The state’s credit union regulator on Wednesday confirmed a report that he has directed an unspecified number of Nevada credit unions to improve their financial condition.
George Burns, commissioner of the Financial Institutions Division, acknowledged that his office has sent letters of understanding and cease and desist orders to some state-chartered credit unions and ordered them to improve their financial strength. He declined to identify the credit unions that received the letters and orders.
His comments followed a report in trade publication Credit Union Times.
Credit union loans to businesses are a problem, but Burns said he is most concerned about car loans that are have gone bad.
Burns mentioned the Ontario, Calif.-based Credit Union Direct Lending Corp., which operates a program that allows dealers to provide credit union financing to car buyers.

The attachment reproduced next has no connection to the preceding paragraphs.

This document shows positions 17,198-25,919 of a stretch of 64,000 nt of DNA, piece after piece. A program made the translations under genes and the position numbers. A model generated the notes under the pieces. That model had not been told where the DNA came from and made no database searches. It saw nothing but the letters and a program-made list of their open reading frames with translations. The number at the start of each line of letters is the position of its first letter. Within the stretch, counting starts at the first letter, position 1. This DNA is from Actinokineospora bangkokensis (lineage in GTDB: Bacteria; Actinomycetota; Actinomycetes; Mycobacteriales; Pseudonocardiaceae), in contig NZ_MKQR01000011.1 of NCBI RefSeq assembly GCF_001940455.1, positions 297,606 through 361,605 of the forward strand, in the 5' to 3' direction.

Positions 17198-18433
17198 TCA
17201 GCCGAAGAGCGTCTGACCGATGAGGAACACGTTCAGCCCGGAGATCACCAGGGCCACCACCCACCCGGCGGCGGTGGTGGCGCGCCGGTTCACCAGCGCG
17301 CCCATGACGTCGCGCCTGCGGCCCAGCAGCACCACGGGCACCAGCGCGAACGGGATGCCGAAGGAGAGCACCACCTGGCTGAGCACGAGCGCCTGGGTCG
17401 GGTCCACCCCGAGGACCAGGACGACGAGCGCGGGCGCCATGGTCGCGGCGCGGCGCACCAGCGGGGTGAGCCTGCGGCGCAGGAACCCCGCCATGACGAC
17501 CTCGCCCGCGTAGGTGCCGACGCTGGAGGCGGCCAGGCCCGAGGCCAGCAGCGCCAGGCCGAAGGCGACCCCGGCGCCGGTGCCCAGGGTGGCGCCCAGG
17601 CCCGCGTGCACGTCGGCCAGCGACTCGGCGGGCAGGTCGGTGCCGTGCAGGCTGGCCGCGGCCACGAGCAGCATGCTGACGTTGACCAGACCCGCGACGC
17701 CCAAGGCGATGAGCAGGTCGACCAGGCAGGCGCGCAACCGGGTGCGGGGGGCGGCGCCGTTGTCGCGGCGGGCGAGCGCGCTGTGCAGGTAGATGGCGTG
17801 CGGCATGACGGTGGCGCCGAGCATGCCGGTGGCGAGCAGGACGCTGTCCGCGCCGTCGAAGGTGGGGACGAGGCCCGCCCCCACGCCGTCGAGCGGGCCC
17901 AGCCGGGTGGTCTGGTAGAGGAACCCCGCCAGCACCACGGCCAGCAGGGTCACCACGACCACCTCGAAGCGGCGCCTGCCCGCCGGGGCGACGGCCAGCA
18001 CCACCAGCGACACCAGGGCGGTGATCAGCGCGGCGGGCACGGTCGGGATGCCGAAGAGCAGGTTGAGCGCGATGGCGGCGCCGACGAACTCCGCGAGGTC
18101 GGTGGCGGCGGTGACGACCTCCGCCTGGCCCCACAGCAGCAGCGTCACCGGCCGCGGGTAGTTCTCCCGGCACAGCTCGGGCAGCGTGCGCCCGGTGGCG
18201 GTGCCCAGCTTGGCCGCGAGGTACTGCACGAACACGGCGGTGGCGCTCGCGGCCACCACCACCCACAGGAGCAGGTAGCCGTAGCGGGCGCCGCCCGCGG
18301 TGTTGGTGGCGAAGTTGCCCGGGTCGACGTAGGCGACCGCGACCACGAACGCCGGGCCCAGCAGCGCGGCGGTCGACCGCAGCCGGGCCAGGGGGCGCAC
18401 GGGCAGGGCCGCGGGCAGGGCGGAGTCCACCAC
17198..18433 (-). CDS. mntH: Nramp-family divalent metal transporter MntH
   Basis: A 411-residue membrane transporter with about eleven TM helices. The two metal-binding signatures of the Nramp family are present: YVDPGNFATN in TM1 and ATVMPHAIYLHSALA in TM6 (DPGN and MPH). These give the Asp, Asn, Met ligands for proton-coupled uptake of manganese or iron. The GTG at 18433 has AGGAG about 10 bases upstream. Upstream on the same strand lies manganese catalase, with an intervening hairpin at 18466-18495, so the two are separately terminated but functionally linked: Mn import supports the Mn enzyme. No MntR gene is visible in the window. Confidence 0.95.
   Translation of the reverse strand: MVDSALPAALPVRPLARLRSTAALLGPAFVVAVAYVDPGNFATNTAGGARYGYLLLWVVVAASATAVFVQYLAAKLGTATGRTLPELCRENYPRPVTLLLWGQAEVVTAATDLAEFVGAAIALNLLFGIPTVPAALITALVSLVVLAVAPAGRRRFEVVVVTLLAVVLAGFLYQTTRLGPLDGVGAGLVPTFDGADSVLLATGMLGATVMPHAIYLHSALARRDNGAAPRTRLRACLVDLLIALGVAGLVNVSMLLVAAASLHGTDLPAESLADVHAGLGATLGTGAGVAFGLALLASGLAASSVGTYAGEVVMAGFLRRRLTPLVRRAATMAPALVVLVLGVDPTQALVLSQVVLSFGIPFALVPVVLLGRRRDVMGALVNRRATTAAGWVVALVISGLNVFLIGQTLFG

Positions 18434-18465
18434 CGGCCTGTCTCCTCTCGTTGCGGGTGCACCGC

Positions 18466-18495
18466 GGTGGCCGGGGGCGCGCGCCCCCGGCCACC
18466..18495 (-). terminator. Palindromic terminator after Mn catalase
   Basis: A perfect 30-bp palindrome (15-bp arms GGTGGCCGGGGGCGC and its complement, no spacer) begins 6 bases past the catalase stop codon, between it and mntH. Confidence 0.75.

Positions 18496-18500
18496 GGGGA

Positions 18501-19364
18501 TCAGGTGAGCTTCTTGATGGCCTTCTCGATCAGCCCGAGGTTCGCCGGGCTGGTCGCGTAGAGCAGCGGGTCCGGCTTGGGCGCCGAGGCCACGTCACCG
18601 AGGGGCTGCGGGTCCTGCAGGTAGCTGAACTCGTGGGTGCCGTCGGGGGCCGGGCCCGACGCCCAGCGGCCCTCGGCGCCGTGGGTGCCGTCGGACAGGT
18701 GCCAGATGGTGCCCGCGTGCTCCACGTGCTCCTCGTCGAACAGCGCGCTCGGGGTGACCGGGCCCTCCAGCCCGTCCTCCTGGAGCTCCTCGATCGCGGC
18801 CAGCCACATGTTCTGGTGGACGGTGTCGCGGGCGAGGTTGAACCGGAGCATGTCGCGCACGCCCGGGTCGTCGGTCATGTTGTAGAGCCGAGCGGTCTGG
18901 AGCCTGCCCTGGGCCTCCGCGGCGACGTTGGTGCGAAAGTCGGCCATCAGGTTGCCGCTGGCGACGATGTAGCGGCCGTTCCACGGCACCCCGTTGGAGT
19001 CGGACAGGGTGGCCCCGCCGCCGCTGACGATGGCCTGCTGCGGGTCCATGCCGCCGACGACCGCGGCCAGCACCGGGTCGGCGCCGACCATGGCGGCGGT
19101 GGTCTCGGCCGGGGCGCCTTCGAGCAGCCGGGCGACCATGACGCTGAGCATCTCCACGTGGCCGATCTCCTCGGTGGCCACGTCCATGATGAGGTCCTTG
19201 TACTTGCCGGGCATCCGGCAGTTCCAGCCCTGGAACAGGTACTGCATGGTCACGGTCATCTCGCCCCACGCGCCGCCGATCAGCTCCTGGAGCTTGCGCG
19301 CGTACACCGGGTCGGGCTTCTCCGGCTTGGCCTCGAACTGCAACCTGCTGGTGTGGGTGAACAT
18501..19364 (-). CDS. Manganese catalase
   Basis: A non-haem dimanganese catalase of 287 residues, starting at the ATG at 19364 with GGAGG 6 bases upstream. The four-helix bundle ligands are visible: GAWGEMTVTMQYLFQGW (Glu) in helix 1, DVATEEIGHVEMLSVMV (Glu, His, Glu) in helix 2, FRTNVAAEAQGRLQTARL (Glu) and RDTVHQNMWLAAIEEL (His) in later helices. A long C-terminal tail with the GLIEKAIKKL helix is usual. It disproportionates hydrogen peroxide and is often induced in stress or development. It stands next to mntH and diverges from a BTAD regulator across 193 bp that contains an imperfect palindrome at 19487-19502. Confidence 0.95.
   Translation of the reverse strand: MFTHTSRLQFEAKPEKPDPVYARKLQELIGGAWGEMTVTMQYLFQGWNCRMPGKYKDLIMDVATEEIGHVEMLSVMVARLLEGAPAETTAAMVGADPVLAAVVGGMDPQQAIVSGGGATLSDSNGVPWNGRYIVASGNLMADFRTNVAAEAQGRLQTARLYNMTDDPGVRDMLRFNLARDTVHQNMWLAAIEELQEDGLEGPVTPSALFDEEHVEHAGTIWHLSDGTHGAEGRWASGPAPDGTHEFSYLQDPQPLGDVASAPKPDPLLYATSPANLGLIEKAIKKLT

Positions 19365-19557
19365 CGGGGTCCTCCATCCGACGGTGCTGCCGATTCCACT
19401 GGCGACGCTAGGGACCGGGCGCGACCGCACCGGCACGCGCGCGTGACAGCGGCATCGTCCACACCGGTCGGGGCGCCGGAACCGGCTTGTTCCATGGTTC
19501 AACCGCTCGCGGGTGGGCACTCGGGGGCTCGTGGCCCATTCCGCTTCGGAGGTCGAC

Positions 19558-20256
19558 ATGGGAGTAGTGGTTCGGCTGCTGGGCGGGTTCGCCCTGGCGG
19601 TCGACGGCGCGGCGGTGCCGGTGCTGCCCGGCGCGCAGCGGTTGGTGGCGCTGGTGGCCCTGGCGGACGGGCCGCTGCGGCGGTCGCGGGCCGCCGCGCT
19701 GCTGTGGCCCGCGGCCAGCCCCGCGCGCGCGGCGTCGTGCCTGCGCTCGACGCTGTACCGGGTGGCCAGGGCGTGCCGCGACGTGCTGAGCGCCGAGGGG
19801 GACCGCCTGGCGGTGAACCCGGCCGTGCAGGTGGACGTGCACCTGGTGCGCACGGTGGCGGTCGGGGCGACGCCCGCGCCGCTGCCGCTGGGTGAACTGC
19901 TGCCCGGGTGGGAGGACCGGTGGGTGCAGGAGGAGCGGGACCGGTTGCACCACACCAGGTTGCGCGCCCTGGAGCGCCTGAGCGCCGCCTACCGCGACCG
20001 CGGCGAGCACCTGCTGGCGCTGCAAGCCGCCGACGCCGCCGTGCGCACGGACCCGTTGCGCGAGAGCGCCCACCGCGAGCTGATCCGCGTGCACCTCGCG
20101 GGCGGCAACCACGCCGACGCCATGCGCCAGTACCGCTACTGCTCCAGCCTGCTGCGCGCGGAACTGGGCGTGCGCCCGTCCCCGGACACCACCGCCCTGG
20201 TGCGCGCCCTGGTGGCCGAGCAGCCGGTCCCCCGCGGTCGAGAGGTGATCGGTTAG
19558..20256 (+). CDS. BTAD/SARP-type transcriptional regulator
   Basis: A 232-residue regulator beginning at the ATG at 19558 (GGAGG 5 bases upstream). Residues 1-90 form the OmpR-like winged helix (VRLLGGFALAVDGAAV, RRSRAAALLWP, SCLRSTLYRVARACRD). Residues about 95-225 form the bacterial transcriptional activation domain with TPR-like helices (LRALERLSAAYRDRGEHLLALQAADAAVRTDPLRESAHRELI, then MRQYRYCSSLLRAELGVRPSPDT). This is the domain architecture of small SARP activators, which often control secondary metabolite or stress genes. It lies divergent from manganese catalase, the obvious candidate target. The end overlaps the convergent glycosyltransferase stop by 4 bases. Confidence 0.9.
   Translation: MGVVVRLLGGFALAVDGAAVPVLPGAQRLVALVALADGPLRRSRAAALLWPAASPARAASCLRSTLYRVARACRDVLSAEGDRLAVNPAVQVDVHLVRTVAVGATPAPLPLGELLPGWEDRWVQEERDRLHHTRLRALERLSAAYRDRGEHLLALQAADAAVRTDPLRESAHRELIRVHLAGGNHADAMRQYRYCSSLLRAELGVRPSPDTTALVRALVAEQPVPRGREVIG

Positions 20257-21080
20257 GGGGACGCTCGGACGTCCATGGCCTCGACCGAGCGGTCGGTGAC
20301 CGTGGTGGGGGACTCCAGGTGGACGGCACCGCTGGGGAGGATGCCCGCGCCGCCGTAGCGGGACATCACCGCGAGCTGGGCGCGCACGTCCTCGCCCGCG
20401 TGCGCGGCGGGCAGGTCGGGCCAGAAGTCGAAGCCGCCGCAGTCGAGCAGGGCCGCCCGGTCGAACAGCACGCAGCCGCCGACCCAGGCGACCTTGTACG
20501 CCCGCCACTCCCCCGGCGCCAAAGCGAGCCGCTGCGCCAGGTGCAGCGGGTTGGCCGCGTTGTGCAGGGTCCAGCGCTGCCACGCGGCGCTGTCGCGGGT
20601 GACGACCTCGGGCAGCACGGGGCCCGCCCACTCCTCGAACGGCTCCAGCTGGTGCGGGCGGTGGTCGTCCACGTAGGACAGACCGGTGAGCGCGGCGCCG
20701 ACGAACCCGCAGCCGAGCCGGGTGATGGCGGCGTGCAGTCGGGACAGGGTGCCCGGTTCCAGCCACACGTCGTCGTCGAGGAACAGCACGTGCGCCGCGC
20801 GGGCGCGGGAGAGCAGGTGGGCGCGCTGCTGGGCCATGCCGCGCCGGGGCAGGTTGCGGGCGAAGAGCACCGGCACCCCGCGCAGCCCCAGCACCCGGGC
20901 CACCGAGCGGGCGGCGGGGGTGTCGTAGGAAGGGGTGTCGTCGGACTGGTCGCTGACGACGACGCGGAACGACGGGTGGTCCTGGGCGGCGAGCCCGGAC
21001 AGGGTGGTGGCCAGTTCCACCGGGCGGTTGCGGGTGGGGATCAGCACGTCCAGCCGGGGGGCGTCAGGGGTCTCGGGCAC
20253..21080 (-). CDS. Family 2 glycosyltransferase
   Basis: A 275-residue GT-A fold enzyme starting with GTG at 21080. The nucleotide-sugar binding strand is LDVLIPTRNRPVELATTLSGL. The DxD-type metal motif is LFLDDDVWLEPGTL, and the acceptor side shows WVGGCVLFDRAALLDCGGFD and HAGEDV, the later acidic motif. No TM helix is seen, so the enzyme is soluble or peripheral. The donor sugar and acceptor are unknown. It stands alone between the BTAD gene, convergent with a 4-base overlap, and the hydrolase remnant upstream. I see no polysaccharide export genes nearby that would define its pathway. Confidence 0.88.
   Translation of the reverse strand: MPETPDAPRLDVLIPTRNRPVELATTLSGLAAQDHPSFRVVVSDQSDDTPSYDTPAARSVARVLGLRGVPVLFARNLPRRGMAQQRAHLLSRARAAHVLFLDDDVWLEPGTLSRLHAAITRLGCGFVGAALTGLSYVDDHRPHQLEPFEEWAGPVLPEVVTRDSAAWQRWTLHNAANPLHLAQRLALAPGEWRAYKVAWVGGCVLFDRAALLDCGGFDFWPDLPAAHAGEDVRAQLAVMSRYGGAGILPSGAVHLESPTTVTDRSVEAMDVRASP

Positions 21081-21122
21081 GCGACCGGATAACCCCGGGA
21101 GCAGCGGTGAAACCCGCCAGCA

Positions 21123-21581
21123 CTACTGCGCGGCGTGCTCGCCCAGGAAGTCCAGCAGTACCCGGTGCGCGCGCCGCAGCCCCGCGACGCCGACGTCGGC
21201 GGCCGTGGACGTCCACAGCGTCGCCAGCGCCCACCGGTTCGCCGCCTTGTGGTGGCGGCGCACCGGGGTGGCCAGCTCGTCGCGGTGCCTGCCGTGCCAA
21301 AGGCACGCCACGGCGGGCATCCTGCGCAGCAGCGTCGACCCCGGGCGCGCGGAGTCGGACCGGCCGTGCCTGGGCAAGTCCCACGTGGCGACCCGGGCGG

Through the program, credit unions make loans for new and used cars available to members. The lender provides car lending services to 12 credit unions in Nevada.
The volume of CUDL transactions declined 50 percent to 75 percent over the last several months, partly because of the car dealerships closed in recent months, Burns said.
Bill Meyer, a spokesman for the car loan service organization, said credit unions nationally have a smaller percentage of car loans that are 60 days delinquent or more than other lenders.
Meyer didn’t immediately have figures for CUDL loans delinquency rates and CUDL loan volumes. The organization provides credit unions with training on loan underwriting and risk management but credit unions are responsible for the loans they make through the program, Meyer said.
Credit unions, which are owned by their members, can improve their financial balance sheets by reducing the number of new loans they make, boosting deposits and decreasing overhead expenses, Burns said.
Contact reporter John G. Edwards at email@example.com or 702-383-0420.